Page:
Together for eleven years, the Microscopic Septet toured the United States, Canada, and Europe, and recorded four albums. When in New York City, they played the Knitting Factory, the venue most often credited as the headquarters for New York City's "Downtown" jazz movement, which also included such artists as John Zorn, Fred Frith, and Henry Threadgill. Despite their efforts, however, the Microscopic Septet's lack of recognition and inability to garner a recording contract caused Johnston to disband the unit in 1992.

His next group, Phillip Johnston's Big Trouble, included Hofstra from the Microscopic Septet, as well as Bob DeBellis, soprano, tenor, and baritone saxophone, and bass clarinet; Joe Ruddick, piano, keyboards, and alto saxophone; and a lineup of rotating musicians that changed throughout the band's recording career. Francis Davis, writing in the liner notes to Big Trouble's second album, Flood at the Ant Farm, noted that "Phillip Johnston's Big Trouble plays by a different set of rules, one that served Jelly Roll Morton's Red Hot Peppers and even Louis Armstrong's Hot Fives and Sevens so admirably in the early days of jazz, though the resemblance perhaps ends there (this music is postfree, not prebop)." Johnston told Davis: "The weird thing about my approach and everybody else's in this band ... is that it's like we're taking the aesthetics of jazz of the twenties, thirties, and early forties and applying them to contemporary whatever you want to call it." Davis went on to laud the music for its "rhythmic and melodic immediacy, its emphasis on texture, its irreverent mutability ... and perhaps most of all its insistence on fun as an aesthetic principle...."

Phillip Johnston's Big Trouble recorded The Unknown in 1997, which Johnston originally composed in 1993 to accompany the restored 1927 Tod Browning horror film of the same name that starred Lon Chaney and Joan Crawford. He was commissioned for a similar task by the Film Society of Lincoln Center to compose a score for the restored 1926 Teinosuke Kinugasa silent film Page of Madness, which he performed with his new band in 1998, the Transparent Quartet.

Again featuring Hofstra and Ruddick, the Transparent Quartet lineup also included Mark Josefsberg on vibraphone. The quartet recorded two albums that evidence the influences of Captain Beefheart, Herbie Nichols, and Steve Lacy, including the composition "Pipeline," which is dedicated to Beefheart. The band does not employ drums, and functioned as a chamber music ensemble whose repertoire incorporates works by Claude Debussy, Frederic Chopin, and Charles Mingus.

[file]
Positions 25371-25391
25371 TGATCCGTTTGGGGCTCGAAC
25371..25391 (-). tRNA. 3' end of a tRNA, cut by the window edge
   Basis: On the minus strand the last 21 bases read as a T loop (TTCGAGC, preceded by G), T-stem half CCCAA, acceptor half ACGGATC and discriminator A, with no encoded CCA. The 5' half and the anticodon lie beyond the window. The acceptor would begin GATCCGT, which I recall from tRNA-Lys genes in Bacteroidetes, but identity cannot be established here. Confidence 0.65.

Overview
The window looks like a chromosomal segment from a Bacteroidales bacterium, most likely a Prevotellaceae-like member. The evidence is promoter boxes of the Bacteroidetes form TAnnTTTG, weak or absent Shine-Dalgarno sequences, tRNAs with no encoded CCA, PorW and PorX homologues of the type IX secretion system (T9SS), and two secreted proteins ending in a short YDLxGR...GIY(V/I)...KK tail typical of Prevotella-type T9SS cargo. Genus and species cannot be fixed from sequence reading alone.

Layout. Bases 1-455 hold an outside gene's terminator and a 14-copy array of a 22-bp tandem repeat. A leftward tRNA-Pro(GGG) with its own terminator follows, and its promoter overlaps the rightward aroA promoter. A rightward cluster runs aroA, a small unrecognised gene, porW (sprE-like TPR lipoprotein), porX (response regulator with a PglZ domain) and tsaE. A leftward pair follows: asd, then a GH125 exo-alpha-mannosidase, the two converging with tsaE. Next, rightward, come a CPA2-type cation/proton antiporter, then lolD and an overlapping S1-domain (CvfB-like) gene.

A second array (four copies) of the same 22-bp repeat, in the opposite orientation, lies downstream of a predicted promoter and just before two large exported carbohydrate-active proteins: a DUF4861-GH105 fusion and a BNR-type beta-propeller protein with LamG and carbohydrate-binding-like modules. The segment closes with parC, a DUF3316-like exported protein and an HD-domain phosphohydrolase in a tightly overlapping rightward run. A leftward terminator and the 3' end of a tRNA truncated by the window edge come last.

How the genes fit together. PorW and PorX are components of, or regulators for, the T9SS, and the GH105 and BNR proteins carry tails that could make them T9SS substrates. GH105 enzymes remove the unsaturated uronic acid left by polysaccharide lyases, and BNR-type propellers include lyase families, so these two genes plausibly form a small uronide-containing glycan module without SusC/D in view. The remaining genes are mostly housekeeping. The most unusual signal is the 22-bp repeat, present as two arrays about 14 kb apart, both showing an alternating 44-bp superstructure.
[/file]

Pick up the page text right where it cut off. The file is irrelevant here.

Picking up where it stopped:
Among Johnston's other works are a soundtrack for an omnibus presentation of short films by French film pioneer Georges Méliès. He also composed soundtracks for films by directors Paul Mazursky, Philip Haas, John Inwood, and Dorris Dorrie. In addition, he composed music for dance and dramatic theater performances. He has composed music for such clients as Ford Motor Company, MTV, VH-1, TV Land, Comedy Central, and Bravo. In 1999, he contributed the music for Art Spiegelman's Drawn to Death: A Three Panel Opera. In October of 2001, Fast'n Bulbous: The Captain Beefheart Project, arranged and conducted by Johnston, debuted in Reggio Emilia, Italy.

by Bruce Walker

Phillip Johnston's Career

Formed Microscopic Septet, early 1980s; film composer for Lynn Tillman and Sheila McLaughlin film Committed, 1984; Paradise(songs only), 1986; When, If Not Now(songs only), 1987; How To Be Louise, 1988; What Then, 1988; Money, 1989; Money Man, 1992; The Clean Up, 1992; silent 1927 film The Unknown,1993; The Music of Chance, 1993; formed Phillip Johnston's Big Trouble, 1993; composed music for film Umbrellas, 1994; Faithful, 1995; formed Phillip Johnston's Transparent Quartet, 1997; composed music for 1907-12 silent film anthology The George Méliès Project, 1997, and for 1926 silent film Page of Madness, 1998; reunited with Microscopic Septet for concert, 2000; released album Normalology, 2001.

Phillip Johnston's Awards

New York Festivals Gold Award, Entertainment Program Openers and Titles for "100 Percent Weird" for TNT, 1992; New York Dance & Performance Awards for Keely Garfield's Minor Repairs Necessary, 1999.

Famous Works

Further Reading